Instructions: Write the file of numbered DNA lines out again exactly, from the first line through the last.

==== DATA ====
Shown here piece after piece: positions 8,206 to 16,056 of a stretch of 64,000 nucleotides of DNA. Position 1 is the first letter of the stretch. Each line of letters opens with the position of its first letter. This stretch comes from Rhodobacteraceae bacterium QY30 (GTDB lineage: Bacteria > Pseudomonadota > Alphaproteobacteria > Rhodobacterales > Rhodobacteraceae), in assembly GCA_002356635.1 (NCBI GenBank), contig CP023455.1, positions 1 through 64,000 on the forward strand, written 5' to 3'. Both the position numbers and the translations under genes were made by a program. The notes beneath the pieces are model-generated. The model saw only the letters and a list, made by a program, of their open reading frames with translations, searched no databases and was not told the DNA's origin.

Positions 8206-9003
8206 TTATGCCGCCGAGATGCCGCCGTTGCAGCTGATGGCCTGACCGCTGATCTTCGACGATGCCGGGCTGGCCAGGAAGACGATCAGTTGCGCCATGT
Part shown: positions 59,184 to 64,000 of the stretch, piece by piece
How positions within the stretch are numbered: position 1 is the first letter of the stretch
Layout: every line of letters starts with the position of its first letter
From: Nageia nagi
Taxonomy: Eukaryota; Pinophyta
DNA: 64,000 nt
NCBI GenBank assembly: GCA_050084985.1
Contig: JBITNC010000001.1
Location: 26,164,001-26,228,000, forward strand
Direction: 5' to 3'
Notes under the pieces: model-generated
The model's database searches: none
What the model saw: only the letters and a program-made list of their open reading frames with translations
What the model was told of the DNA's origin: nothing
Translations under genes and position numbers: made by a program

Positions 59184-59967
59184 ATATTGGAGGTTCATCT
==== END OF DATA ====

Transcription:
Shown here piece after piece: positions 8,206 to 16,056 of a stretch of 64,000 nucleotides of DNA. Position 1 is the first letter of the stretch. Each line of letters opens with the position of its first letter. This stretch comes from Rhodobacteraceae bacterium QY30 (GTDB lineage: Bacteria > Pseudomonadota > Alphaproteobacteria > Rhodobacterales > Rhodobacteraceae), in assembly GCA_002356635.1 (NCBI GenBank), contig CP023455.1, positions 1 through 64,000 on the forward strand, written 5' to 3'. Both the position numbers and the translations under genes were made by a program. The notes beneath the pieces are model-generated. The model saw only the letters and a list, made by a program, of their open reading frames with translations, searched no databases and was not told the DNA's origin.

Positions 8206-9003
8206 TTATGCCGCCGAGATGCCGCCGTTGCAGCTGATGGCCTGACCGCTGATCTTCGACGATGCCGGGCTGGCCAGGAAGACGATCAGTTGCGCCATGT
Part shown: positions 59,184 to 64,000 of the stretch, piece by piece
How positions within the stretch are numbered: position 1 is the first letter of the stretch
Layout: every line of letters starts with the position of its first letter
From: Nageia nagi
Taxonomy: Eukaryota; Pinophyta
DNA: 64,000 nt
NCBI GenBank assembly: GCA_050084985.1
Contig: JBITNC010000001.1
Location: 26,164,001-26,228,000, forward strand
Direction: 5' to 3'
Notes under the pieces: model-generated
The model's database searches: none
What the model saw: only the letters and a program-made list of their open reading frames with translations
What the model was told of the DNA's origin: nothing
Translations under genes and position numbers: made by a program

Positions 59184-59967
59184 ATATTGGAGGTTCATCT